St. Peter’s Health Elevates Visitation Restrictions Due to Influenza

February 14, 2018

In response to the heightened prevalence of influenza and other respiratory illness in the community, St. Peter’s Health is elevating visitation restrictions at the hospital to protect patients and prevent the spread of the flu. 

In January, St. Peter’s Health instituted visitation restrictions for children under the age of 12 and anyone exhibiting flu-like symptoms, including fever, cough, sore throat, runny nose or congestion. These restrictions remain in place for individuals visiting patients, employees or attending events and training at the hospital. 

In response to increasing flu activity, St. Peter's Health is now asking visitors to check in at nurses’ stations if they are visiting a patient. At the nurses’ station, they will be informed if the patient they are visiting is flu-positive, post-pneumonia or exhibiting flu-like symptoms. If the patient falls into any of the identified categories, the visitor will be asked to don a mask and wash hands before and after visiting the patient. All visitors will be asked to sanitize their hands before and after visiting all patients. "Our goal is to protect our patients, many of whom are already immunocompromised," said Dr. Shelly Harkins, St. Peter's Health Chief Medical Officer. "By requesting all visitors engage in appropriate hand hygiene and requiring those visiting patients with respiratory illness take extra precautions, we can help prevent the spread of influenza in the hospital and community."

The Montana Department of Public Health and Human Services (DPHHS) defines flu activity in Montana as widespread. As of February 3, there have been 4,269 cases, 487 hospitalizations and 24 deaths reported since the beginning of the season in Montana. As of February 4, St. Peter’s Health laboratory has confirmed 315 cases of influenza in the hospital and clinics. 68 of these confirmed cases (21.6%) were children 12 and under.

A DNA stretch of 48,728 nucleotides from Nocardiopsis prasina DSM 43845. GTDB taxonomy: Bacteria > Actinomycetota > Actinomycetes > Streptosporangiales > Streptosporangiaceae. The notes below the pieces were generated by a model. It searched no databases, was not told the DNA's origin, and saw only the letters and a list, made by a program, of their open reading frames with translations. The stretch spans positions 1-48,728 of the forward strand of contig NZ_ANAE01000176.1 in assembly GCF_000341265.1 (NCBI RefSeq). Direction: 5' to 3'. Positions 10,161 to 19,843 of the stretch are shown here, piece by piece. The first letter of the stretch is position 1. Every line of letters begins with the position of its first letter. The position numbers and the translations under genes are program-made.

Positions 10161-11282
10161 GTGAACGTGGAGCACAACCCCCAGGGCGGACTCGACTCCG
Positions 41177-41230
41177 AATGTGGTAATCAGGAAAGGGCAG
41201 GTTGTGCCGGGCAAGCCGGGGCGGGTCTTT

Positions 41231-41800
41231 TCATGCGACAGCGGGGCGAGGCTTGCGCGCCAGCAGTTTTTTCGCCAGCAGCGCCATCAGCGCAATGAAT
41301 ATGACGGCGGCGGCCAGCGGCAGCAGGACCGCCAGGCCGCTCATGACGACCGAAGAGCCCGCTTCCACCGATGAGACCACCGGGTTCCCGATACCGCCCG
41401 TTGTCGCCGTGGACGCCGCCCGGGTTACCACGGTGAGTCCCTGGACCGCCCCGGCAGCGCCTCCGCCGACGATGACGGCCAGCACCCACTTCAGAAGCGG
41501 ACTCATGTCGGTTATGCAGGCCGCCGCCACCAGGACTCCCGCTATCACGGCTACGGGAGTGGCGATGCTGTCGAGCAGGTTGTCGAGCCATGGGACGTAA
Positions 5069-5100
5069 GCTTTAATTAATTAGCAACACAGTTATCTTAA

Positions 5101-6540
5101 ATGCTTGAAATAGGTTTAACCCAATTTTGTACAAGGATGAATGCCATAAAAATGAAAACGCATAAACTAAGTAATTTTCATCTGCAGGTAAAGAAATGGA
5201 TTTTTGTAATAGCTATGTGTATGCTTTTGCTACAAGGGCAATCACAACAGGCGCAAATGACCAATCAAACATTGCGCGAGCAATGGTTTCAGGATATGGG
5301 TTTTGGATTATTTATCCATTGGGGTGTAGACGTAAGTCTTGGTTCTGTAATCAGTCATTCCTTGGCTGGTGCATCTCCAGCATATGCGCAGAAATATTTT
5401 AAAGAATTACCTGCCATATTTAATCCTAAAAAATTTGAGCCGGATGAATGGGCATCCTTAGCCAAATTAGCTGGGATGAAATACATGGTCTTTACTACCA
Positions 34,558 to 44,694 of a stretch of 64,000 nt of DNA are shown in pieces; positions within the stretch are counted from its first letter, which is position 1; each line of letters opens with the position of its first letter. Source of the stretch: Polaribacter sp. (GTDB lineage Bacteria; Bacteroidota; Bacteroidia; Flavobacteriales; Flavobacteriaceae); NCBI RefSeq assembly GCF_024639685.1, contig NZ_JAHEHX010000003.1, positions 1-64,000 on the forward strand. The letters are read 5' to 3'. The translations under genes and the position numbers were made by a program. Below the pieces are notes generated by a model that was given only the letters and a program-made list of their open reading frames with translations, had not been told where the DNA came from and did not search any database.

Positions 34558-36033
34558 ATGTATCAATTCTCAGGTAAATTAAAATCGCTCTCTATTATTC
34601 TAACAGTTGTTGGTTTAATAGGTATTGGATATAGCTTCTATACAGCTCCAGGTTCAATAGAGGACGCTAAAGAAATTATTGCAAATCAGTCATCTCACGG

St. Peter’s Health encourages anyone experiencing flu-like symptoms to visit their primary care provider, an urgent care location, the St. Peter’s Health Flu Clinic or the emergency department. The sooner flu-positive patients receive treatment, the better. Early treatment can help reduce the severity and duration of the illness as well as mitigate its spread. 

Community members are encouraged to express well wishes to patients by phone or card instead of making personal visits, or through email via this website address: 

To learn more about influenza, including prevention tips visit 

St. Peter’s Health

St. Peter’s Health is a system of health care services including a 123-bed acute care hospital, physician clinics, cancer treatment center, behavioral health unit, urgent care clinics, home health and hospice care, dialysis center and ambulance services. St. Peter’s Health serves the Helena region and southwest Montana counties of Lewis and Clark, Broadwater, Jefferson, Meagher and Powell, with a combined population of approximately 97,000 residents. The mission of St. Peter’s Health is to partner with patients and the community to provide exceptional and compassionate health care. For more information, visit